Offensive game planning. Reader BMG makes an excellent point about one of the key limitations Greg Davis and Colt McCoy have been dealing with all season: the lack of a receiving option at tight end. It's easy to forget, given the enormous success in the passing game this season, but ever since Blaine Irby was lost for the season against Rice, Texas has been severely constrained in how it can attack a defense.
Against Oklahoma, Davis' brilliantly slid Shipley to a tight end-like role to exploit their weakness in the middle of the field. Throughout the season, in fact, the passing offense has been at its best when Davis has spread the field four- and five-wide, letting robo-Colt slow-bleed the life out of the opposition. Death by a thousand pin pricks, you might say.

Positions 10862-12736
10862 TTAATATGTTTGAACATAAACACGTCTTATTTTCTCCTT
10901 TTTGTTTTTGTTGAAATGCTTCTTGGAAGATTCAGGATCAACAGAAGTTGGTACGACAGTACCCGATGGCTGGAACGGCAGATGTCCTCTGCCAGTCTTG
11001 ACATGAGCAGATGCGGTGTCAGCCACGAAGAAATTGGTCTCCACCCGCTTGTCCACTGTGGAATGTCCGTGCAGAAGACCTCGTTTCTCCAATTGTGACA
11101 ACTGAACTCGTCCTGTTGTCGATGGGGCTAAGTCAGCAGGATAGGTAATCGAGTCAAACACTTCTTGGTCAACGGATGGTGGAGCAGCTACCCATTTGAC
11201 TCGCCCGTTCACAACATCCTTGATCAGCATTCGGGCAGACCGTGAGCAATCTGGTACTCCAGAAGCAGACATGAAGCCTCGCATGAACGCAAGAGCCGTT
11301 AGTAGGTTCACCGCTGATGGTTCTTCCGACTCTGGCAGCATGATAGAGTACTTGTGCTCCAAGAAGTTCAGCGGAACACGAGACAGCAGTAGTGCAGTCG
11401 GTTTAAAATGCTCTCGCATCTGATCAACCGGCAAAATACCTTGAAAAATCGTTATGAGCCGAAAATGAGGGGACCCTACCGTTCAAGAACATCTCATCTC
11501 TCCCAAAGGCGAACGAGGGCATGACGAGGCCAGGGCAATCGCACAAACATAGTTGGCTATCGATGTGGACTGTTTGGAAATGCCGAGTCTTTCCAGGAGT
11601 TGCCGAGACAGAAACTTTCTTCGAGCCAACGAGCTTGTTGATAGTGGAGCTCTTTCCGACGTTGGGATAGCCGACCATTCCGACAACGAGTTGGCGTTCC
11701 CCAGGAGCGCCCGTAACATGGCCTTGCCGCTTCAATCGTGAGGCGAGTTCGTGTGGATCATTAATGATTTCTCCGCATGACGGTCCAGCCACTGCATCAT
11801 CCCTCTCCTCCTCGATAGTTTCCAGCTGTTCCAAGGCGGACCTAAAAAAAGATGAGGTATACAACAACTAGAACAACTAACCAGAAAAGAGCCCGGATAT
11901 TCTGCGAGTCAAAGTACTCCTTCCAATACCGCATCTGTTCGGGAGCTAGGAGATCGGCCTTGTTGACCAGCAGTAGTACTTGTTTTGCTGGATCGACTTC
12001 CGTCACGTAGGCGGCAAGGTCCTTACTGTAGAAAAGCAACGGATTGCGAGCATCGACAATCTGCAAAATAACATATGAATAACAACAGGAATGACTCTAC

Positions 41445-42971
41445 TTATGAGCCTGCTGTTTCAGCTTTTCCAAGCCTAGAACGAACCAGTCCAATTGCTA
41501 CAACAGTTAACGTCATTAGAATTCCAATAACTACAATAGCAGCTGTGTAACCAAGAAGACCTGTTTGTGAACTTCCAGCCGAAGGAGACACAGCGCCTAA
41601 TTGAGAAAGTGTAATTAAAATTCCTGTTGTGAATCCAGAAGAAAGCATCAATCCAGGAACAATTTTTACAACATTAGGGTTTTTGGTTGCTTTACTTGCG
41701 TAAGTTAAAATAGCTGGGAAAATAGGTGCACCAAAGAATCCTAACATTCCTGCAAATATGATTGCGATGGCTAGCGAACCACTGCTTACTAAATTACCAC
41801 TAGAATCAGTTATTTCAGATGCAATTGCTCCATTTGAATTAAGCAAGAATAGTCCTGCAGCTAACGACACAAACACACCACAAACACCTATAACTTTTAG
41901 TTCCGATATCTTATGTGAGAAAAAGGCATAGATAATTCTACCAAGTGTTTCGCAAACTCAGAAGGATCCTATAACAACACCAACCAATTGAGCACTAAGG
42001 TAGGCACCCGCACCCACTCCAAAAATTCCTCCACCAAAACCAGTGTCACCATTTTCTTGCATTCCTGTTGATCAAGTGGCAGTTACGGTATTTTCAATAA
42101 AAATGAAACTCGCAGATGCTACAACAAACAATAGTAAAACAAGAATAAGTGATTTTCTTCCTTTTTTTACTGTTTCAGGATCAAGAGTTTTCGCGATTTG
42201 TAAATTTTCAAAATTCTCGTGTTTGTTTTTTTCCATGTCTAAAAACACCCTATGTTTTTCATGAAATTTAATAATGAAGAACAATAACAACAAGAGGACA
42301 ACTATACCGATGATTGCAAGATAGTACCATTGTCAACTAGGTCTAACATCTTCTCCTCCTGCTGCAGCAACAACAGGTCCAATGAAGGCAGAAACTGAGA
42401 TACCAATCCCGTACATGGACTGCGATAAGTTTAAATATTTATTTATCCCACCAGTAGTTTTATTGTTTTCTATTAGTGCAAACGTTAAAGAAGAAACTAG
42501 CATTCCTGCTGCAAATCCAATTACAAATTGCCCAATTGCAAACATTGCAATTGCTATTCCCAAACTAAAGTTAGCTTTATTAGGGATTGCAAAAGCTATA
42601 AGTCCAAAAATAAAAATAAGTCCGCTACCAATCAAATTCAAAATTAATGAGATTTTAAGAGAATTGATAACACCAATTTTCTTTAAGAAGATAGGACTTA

Even so, there has to be room in the game plan for some shots down the field. Texas' offensive line wasn't A-grade as a run-blocking unit this year, but as a pass protecting group they more than held their own. When you factor in the O-Line's pass blocking with the options available in OG as an extra pass blocker, there's no real excuse for not taking some well-timed shots down the field. Where BMG is right that the lack of a receiving tight end limited what we can do systematically, it's not enough to explain a wholesale disregard for downfield passing. Even a handful per game to keep the defense honest would have been worth the effort.
In the end, I'd give Davis an A-/B+ on the season, with a few disappointing efforts (Tech, both OSUs) holding back his final grade.